CAMBRIDGE, MA— With an external real estate team, Harvard Management Company, which is laying off approximately half of its staff, may face increased fees, the Harvard Crimson reported.
In late January, Harvard Management Company, known as HMC, announced it will cut its internal management teams and retain external managers to handle almost all of the University’s $35.7 billion endowment.
“Only two internal teams of managers will walk away from the changes intact: the firm’s natural resources team, which HMC will continue to manage in-house, and its highly-successful real estate branch, which is expected to strike off on its own to form a hedge fund,” the Harvard Crimson said. “But experts say that if the real estate team—which earned a 20.2 percent return on its investments in fiscal year 2016—continues to do business with HMC as an external management unit, it could earn salaries well above what members of the team drew in at HMC for doing mostly the same job.”
The Harvard Crimson quoted Harvard Business School lecturer Randolph “Randy” B. Cohen as saying that the relationship between HMC and the newly-formed real estate hedge fund could take a number of forms. Harvard’s investment arm could request “preferential terms of some sort” from the hedge fund, like superior access to the fund’s talent and increased liquidity in its assets, among other things.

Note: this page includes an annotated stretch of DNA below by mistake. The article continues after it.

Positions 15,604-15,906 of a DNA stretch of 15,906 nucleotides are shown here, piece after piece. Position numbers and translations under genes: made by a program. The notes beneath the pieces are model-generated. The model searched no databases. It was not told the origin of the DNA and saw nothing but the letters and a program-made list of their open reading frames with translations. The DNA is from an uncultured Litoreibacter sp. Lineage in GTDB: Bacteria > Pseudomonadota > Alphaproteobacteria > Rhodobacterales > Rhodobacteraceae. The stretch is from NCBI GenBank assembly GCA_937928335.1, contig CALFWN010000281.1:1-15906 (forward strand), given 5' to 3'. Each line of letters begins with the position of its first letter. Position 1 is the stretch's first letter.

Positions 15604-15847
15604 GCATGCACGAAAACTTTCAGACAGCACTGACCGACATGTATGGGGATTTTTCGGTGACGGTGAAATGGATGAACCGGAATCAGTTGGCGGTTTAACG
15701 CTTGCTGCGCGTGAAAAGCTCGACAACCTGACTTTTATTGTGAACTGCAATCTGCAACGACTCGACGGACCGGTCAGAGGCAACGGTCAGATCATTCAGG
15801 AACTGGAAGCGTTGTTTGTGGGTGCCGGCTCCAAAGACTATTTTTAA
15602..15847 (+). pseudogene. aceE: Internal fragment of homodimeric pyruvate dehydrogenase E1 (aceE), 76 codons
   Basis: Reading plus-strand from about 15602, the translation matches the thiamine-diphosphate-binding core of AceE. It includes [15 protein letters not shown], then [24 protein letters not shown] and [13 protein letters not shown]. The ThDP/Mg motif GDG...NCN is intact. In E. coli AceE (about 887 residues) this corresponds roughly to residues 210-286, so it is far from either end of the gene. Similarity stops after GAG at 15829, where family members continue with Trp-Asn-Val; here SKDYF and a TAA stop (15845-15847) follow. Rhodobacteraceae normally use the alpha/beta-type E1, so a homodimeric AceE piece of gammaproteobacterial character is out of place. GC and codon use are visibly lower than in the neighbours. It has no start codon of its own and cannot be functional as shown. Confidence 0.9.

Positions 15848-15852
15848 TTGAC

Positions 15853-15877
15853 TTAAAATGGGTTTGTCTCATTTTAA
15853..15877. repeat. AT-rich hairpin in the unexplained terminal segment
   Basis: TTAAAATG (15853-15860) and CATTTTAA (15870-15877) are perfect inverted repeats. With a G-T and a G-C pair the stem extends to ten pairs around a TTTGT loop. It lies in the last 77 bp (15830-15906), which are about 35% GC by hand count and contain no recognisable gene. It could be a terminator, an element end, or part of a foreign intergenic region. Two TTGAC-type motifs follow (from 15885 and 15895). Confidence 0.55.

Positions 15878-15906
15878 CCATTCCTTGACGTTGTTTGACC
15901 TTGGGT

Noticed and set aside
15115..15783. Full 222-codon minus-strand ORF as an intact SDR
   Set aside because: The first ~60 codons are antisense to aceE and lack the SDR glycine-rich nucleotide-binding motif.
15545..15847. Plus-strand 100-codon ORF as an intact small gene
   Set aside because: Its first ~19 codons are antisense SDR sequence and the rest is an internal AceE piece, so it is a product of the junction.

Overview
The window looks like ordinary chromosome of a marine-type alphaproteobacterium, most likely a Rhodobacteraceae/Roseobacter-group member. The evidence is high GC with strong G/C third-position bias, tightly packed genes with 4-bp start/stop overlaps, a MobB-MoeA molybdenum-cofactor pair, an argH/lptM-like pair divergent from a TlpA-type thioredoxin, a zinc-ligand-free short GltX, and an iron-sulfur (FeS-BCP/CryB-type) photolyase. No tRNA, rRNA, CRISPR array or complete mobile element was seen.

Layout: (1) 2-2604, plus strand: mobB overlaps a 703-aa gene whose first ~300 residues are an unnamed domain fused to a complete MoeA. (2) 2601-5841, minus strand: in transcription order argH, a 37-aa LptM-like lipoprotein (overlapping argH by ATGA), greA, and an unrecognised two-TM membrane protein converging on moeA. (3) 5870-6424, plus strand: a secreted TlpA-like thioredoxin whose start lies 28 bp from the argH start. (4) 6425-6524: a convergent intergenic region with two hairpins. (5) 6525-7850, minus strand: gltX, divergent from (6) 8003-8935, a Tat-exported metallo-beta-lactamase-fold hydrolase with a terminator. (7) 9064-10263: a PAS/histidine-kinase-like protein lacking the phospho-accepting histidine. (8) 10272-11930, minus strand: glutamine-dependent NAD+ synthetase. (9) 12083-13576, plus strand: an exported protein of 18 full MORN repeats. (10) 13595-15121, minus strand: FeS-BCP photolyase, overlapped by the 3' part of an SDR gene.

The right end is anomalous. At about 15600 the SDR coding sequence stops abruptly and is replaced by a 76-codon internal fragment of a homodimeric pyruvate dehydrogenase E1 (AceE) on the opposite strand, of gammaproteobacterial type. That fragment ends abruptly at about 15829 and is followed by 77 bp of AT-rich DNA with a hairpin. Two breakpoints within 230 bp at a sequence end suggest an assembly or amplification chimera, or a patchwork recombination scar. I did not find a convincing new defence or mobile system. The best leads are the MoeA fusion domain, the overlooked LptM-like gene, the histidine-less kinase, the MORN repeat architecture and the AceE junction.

“We might expect HMC will pay them more to be on their own than they paid them to be employees, but we don’t know for sure, ” Cohen wrote in an email to Harvard Crimson. “Maybe the opportunity to build a business, with the prestige of HMC as their first investor, is sufficiently attractive that they’re willing to do the work for HMC for no more than they received when on staff, or conceivably for even less.”
As of right now, HMC’s real estate team is the only investment cohort that is expected to continue to do business with Harvard. But the firm’s natural resource assets will continue to be invested internally, even as HMC cuts its 230-person staff roughly in half.
In fiscal year 2016, Harvard posted the lowest returns on its investments since the height of the financial crisis, returning negative 2 percent on its investments. Combined with other expenses, including the $1.7 billion Harvard allocates to its annual budget from the endowment, the endowment’s value fell nearly $2 billion in fiscal year 2016, according to the Harvard Crimson.